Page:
Even after the rough was approved, he redrew the composition several times. If you compare this one to the final at the top of the post, he deleted the woman at the right, and he lifted the salesman's hand (and hat) onto the reverend's shoulder.
Adapted from the Feb. 1950 issue of American Artist. Thanks, James!

Saturday, June 21, 2014

Miss Bubbles Poster

On Monday morning, I'll be releasing the first full installment of Clementoons animation, an episode called "Troubles with Bubbles." 

The video features Clement's encounter with a dancer named Bubbles LaRue. She's ten times Clement's size, and she's the most beautiful and dangerous female in Melville, the world of cartoon people. I created this poster as a prop for the production. It's painted in casein on illustration board.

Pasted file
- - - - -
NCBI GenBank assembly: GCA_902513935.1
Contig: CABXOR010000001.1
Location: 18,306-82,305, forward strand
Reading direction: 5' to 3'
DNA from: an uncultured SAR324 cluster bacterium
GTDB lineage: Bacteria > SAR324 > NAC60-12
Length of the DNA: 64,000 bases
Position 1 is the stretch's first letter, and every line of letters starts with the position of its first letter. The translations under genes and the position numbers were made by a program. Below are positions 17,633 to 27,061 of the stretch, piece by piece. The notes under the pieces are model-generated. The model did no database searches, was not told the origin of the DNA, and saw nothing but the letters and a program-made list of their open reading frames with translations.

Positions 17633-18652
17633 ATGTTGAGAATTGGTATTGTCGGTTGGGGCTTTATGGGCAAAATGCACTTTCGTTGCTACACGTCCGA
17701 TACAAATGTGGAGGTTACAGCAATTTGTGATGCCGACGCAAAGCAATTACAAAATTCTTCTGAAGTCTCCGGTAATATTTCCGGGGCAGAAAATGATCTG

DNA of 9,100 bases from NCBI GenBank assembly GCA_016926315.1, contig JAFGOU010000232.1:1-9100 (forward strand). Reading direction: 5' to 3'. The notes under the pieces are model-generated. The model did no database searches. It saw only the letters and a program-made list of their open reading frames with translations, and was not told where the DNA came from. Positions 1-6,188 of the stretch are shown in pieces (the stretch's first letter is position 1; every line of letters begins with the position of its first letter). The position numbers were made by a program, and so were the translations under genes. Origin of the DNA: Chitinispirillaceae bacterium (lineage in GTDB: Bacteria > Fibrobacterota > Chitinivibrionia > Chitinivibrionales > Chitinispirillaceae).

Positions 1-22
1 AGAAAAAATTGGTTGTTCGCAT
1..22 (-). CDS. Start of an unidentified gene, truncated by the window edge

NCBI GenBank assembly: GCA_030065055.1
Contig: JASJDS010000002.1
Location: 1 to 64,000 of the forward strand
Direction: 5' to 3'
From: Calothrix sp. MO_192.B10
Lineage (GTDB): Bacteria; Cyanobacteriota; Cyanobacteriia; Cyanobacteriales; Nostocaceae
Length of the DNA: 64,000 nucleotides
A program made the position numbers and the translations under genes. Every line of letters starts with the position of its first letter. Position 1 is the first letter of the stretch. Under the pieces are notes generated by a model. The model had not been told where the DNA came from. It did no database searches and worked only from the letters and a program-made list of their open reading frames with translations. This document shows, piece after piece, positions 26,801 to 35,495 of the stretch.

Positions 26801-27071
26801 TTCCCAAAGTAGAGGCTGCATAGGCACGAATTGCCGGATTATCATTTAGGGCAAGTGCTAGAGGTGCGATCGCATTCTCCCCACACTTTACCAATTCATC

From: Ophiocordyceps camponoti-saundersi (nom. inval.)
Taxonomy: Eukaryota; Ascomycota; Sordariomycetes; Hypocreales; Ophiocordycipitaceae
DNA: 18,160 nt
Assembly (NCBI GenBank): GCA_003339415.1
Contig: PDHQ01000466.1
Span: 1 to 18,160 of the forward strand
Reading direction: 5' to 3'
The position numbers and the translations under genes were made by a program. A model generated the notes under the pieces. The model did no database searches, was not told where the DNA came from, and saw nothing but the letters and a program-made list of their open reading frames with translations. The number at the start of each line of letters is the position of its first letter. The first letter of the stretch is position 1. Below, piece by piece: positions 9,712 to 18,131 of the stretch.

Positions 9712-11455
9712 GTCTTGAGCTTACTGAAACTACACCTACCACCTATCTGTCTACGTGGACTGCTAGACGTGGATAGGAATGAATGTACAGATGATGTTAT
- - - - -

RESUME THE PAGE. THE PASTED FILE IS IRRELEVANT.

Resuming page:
I based the style of the poster on the classic posters of the Moulin Rouge, with their fabulous swooping lettering, bright colors, and sense of excitement.

Miss Bubbles is a marionette, originally built and performed by Bil and Cora Baird, the puppeteers who created the goatherd scene in "The Sound of Music" (link to that scene on YouTube).

She is a treasure of Mel Birnkrant's collection of comic character toys and puppets.
Read more about Miss Bubbles at Mel Birnkrant's website
Video: Clementoons Behind the Scenes
Video:Toy Collector Mel Birnkrant

Friday, June 20, 2014

OK Go's Artistic Music

For some years now, the band OK Go has been creating music videos that feature unique visual artistry, usually involving long single takes and complicated setups.